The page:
Making Electronics Cheaper Requires Detective Work
DAVID GREENE, HOST:
Now as for your own personal economic planning, it seems like the cost of everything is rising - college tuition, health care. Well, some things have actually become cheaper. Let's focus on one - consumer electronics. Some new gadget comes out, costs a thousand bucks - two years later it's 500. This happens over and over again. Jacob Goldstein from our Planet Money team visited a company called Monoprice to find out why.
JACOB GOLDSTEIN, BYLINE: Monoprice started out selling cheap cables that connect your TV to your cable box or your DVD player or whatever. And when you visit the company's warehouse in Southern California, it's clear that cables are still a big deal to the company.
UNIDENTIFIED MAN #1: Here's some cables, more cables, a thousand-foot cables - got cables everywhere.
GOLDSTEIN: The warehouse is attached to the company's headquarters where people sit all day and try to figure out how to make stuff get cheaper. One of those people is Chris Apland. Among other things, he oversees Monoprice's monitor business. Pro tip - if you want to sound like a savvy tech insider, don't call a monitor a monitor. Call it a display, like Chris does.
CHRIS APLAND: This is our newest 4K display, utilizing some of the fanciest things on the market right now. I should turn it on for you.
GOLDSTEIN: The story of how Monoprice got into the fancy monitor business reveals a lot about how Monoprice works and about why consumer electronics keep getting cheaper. The story starts about four years ago when Chris was walking through a Best Buy. He goes there sometimes to check out the competition.
APLAND: So I was walking by and the images of a honey bee buzzing around the screen, caught my eye.
GOLDSTEIN: It was one of the most beautiful monitors Chris had ever seen.
APLAND: I could see the pollen on their abdomen. It was spectacular.
GOLDSTEIN: And what did you think when you saw it?
APLAND: I got to have it.
GOLDSTEIN: The monitor was made by Apple. And at the time, Chris says, it cost more than $1,000. Chris wanted to come out with a Monoprice monitor like this one, but one that was cheaper and made for a PC. For Chris, a monitor like this was - and I'm quoting him here, "a white unicorn."
APLAND: That really was my, like, mythical creature.
GOLDSTEIN: Making stuff cheaper can require a lot of detective work. So Chris started digging. He learned that Apple did not have a patent on the panel, the screen that's at the heart of a monitor. And the panel, Chris learned, was being made at a single factory in Korea. Chris even managed to buy a few factory rejects off of eBay. But he couldn't get his hands on the best panel. Apple had the supply locked up. Then about a year later, Chris heard a rumor. Some of those top-quality panels were starting to become available. So Chris flew to Korea.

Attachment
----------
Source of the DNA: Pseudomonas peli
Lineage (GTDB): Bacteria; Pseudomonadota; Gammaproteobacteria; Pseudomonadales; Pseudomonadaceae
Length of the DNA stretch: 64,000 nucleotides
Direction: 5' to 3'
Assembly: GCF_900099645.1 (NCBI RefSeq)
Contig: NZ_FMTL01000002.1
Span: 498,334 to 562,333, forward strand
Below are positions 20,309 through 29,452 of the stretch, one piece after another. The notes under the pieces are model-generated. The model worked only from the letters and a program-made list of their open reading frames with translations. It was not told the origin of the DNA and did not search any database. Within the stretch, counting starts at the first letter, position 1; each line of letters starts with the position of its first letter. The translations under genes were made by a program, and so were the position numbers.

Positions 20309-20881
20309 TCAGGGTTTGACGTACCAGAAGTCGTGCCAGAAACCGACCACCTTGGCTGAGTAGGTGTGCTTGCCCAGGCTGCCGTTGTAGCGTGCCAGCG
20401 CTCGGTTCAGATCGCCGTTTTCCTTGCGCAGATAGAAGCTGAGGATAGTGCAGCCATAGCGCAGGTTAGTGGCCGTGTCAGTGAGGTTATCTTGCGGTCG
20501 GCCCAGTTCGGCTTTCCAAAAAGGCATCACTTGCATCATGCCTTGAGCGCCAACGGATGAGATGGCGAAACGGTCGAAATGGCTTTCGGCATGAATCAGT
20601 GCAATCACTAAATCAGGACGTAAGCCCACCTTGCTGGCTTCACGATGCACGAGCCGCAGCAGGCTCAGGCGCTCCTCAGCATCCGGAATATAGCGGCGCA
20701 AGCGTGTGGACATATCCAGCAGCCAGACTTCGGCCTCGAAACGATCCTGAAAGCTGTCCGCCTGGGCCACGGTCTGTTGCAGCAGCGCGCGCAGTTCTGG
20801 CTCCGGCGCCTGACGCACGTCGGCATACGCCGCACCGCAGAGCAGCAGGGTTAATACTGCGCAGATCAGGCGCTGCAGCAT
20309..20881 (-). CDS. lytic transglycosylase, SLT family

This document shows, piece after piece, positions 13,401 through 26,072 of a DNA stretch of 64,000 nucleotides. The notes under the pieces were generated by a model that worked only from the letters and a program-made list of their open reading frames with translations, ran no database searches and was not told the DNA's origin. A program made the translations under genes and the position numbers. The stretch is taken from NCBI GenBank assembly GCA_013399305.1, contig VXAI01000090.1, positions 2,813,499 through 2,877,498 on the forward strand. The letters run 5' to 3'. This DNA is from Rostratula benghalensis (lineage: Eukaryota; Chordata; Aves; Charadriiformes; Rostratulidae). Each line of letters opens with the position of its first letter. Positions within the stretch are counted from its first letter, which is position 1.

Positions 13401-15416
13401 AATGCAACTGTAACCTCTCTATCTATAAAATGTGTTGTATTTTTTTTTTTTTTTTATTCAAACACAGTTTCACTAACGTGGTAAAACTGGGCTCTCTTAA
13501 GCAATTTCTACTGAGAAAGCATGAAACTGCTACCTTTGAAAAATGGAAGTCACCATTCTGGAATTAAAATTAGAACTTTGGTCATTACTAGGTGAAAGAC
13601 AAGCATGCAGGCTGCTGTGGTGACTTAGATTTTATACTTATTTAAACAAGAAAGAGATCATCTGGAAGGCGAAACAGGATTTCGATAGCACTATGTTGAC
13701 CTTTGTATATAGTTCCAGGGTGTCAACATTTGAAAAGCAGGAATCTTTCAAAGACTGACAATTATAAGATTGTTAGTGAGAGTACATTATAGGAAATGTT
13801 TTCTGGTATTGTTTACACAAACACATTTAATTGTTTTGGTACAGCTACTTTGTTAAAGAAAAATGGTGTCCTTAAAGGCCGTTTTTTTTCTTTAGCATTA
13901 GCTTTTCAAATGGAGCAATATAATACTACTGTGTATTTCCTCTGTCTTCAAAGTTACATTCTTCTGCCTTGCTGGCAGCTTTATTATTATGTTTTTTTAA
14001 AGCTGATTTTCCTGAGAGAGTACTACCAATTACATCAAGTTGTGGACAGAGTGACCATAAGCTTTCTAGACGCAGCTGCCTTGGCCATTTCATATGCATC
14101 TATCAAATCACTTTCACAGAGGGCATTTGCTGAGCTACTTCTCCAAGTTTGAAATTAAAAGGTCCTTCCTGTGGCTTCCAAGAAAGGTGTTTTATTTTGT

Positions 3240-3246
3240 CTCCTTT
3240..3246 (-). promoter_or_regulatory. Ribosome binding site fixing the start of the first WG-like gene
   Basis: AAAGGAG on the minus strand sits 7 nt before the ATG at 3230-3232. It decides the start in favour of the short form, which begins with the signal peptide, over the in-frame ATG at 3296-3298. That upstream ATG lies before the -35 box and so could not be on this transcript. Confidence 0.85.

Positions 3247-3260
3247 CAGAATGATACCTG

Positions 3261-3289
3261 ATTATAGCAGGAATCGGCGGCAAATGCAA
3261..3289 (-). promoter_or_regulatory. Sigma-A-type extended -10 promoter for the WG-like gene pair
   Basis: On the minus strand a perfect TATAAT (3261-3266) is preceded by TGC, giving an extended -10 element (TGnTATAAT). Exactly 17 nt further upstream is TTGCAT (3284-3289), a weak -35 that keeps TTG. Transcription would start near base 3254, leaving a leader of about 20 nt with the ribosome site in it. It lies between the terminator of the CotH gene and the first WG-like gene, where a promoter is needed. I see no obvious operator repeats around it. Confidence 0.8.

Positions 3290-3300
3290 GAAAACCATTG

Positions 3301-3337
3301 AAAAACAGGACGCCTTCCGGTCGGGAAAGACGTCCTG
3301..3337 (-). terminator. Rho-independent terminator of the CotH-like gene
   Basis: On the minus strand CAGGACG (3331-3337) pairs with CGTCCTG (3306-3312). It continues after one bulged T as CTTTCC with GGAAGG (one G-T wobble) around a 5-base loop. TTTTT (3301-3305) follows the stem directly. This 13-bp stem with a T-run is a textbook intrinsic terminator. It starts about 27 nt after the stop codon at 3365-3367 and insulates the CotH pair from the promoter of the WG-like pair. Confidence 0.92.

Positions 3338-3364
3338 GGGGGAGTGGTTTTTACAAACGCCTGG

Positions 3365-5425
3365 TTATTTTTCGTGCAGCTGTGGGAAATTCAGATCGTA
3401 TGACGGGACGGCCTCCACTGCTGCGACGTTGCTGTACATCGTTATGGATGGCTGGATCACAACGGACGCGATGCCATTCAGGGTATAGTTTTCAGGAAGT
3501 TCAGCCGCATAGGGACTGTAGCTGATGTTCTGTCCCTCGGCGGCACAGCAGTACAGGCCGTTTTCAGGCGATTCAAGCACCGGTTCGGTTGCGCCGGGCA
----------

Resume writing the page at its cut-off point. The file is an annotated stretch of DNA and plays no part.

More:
APLAND: Once we were able to verify that we did, in fact, have our little white unicorn, we showed up with a lot of cash and ordered as many panels as we could.
GOLDSTEIN: They put a plastic case on it - no Apple logo, of course - and started selling them online.
APLAND: We sold it for, oh, it was 425.99 at the time. That's what it was.
GOLDSTEIN: Four-hundred-and-twenty-five bucks, and Apple's monitor using the same screen was how much?
APLAND: Double our cost at 999.
GOLDSTEIN: So you sold it for half the price?
GOLDSTEIN: It's a happy ending for Chris. But in the electronics business, happy endings don't last for long. Chris wasn't the only one chasing the white unicorn monitor. In the two years since that monitor came out, more factories have started making similar panels. More companies have started selling the monitors. How many people sell that monitor now?
APLAND: Samsung, BenQ, Dell - five, there's five factories out there. It has definitely gotten a lot tighter than what it was.
GOLDSTEIN: More companies selling the monitor means more price competition, less profit for the companies. This week, a version like that monitor that used to cost $1,000 is on sale for $279.99. Jacob Goldstein, NPR News.
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